Nontimber Forest Benefits and HIV/AIDS in Sub-Saharan Africa

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Abstract:

The HIV/AIDS epidemic is drastically reducing the agricultural workforce of sub-Saharan Africa, threatening household food security and the food supply throughout the region. Forests contribute to household nutrition and health and therefore should be considered in efforts to mitigate the socioeconomic impact of HIV/AIDS on rural agrarian households. Because little reference to forests and forest products exists in the literature concerned with the coping mechanisms of HIV/AIDS–affected households, we intend to draw attention to the importance of forest-based research in the context of these coping strategies.

Keywords: agroforestry; environmental management; forest; forest management; forest resources; forestry; forestry research; forestry science; natural resource management; natural resources; nontimber forest products; nutrition; policy

Document Type: Miscellaneous

Affiliations: 1: Research Assistant Department of Wood Science and Forest Products, College of Natural Resources, Virginia Polytechnic Institute and State University, 210 Cheatham Hall (0323), Blacksburg, VA, 24061, mbarany@vt.edu 2: Associate Professor Department of Wood Science and Forest Products, College of Natural Resources, Virginia Polytechnic Institute and State University, 210 Cheatham Hall (0323), Blacksburg, VA, 24061 3: Research Associate Department of Wood Science and Forest Products, College of Natural Resources, Virginia Polytechnic Institute and State University, 210 Cheatham Hall (0323), Blacksburg, VA, 24061 4: Graduate Research Assistant Department of Wood Science and Forest Products, College of Natural Resources, Virginia Polytechnic Institute and State University, 210 Cheatham Hall (0323), Blacksburg, VA, 24061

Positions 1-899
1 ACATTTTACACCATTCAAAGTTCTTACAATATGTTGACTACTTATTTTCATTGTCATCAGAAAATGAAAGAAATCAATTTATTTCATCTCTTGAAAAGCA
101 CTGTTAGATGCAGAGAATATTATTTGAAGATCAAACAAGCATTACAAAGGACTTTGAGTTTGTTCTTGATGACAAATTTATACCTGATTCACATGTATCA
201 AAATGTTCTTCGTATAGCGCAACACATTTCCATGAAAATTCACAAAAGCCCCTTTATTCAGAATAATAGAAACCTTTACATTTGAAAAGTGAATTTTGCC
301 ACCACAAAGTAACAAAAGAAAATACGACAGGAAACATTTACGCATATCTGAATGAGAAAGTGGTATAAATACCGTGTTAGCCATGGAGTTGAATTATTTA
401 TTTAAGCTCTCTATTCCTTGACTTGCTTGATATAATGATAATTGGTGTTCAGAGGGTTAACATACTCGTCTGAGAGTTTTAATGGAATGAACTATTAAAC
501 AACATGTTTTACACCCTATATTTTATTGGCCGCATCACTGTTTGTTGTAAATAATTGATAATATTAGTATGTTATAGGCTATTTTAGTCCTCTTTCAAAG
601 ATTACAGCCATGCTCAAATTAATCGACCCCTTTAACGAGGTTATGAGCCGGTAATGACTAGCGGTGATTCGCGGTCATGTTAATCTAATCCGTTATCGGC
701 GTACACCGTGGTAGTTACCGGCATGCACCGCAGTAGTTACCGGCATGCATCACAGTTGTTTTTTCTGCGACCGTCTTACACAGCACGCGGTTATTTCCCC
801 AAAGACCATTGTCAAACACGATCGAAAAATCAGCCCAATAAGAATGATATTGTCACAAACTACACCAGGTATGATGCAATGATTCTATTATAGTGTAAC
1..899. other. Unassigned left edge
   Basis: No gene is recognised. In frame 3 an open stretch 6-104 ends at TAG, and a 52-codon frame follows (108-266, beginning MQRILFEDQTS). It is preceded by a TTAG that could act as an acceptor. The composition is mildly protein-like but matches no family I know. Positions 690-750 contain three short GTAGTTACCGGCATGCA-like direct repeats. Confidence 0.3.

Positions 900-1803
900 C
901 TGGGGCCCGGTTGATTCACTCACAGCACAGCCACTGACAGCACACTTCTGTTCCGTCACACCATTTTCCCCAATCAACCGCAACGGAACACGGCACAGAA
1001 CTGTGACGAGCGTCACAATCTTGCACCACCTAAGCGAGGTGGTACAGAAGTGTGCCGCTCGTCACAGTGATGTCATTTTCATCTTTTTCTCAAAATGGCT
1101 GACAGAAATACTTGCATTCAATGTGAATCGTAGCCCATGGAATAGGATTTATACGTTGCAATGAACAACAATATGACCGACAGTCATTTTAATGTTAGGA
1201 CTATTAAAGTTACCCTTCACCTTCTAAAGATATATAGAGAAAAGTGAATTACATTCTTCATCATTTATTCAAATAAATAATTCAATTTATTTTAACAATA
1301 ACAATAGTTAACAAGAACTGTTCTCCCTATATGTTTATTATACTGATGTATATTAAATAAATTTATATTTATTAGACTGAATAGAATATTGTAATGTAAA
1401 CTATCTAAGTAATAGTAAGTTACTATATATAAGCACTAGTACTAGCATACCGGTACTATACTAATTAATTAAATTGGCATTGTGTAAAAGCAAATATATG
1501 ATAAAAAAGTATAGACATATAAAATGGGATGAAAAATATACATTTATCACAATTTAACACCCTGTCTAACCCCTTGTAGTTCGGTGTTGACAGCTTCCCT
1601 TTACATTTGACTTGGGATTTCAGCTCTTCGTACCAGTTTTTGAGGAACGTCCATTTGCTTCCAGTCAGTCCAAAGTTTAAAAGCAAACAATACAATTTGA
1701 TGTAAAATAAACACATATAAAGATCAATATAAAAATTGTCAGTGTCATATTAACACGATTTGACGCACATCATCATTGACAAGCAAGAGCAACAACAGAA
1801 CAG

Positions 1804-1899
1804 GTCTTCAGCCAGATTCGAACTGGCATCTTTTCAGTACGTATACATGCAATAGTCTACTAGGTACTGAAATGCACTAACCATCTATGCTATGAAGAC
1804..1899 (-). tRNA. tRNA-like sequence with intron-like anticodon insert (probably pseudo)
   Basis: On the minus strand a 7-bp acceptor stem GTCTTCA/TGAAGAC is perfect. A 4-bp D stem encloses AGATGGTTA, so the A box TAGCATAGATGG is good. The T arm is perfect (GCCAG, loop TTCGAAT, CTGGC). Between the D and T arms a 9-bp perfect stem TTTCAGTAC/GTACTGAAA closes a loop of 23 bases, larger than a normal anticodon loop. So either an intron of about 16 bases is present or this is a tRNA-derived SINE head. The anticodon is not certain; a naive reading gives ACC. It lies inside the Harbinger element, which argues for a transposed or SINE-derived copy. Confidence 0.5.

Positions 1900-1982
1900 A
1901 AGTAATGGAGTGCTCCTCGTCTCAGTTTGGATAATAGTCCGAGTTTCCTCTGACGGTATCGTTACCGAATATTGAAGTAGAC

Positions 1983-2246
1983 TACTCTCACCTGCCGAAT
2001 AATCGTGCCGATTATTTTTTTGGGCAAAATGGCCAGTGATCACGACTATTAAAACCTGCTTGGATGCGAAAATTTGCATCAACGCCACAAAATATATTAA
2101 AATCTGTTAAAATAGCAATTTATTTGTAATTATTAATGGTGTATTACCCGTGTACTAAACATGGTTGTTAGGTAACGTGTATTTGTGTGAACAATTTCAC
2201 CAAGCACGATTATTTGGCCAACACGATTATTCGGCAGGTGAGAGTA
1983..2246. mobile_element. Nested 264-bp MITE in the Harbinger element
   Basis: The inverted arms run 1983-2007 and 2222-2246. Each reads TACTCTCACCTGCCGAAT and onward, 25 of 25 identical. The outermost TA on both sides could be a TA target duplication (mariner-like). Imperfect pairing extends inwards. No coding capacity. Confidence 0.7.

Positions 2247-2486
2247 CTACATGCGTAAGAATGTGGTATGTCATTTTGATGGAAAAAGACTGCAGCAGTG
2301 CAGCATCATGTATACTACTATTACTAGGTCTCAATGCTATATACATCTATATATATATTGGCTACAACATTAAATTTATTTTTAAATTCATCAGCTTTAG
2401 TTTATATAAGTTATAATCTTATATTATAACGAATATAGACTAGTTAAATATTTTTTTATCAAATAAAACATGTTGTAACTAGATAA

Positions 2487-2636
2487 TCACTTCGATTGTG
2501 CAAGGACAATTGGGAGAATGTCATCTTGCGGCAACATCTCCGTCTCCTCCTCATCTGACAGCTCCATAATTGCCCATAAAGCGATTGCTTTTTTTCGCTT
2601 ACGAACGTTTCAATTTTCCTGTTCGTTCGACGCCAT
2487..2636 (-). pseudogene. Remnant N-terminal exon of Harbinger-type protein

Publication date: December 1, 2001

More about this publication?
  • The Journal of Forestry is the most widely circulated scholarly forestry journal in the world. In print since 1902, the Journal has received several national awards for excellence. The mission of the Journal of Forestry is to advance the profession of forestry by keeping forest management professionals informed about significant developments and ideas in the many facets of forestry: economics, education and communication, entomology and pathology, fire, forest ecology, geospatial technologies, history, international forestry, measurements, policy, recreation, silviculture, social sciences, soils and hydrology, urban and community forestry, utilization and engineering, and wildlife management. The Journal is published bimonthly: January, March, May, July, September, and November.
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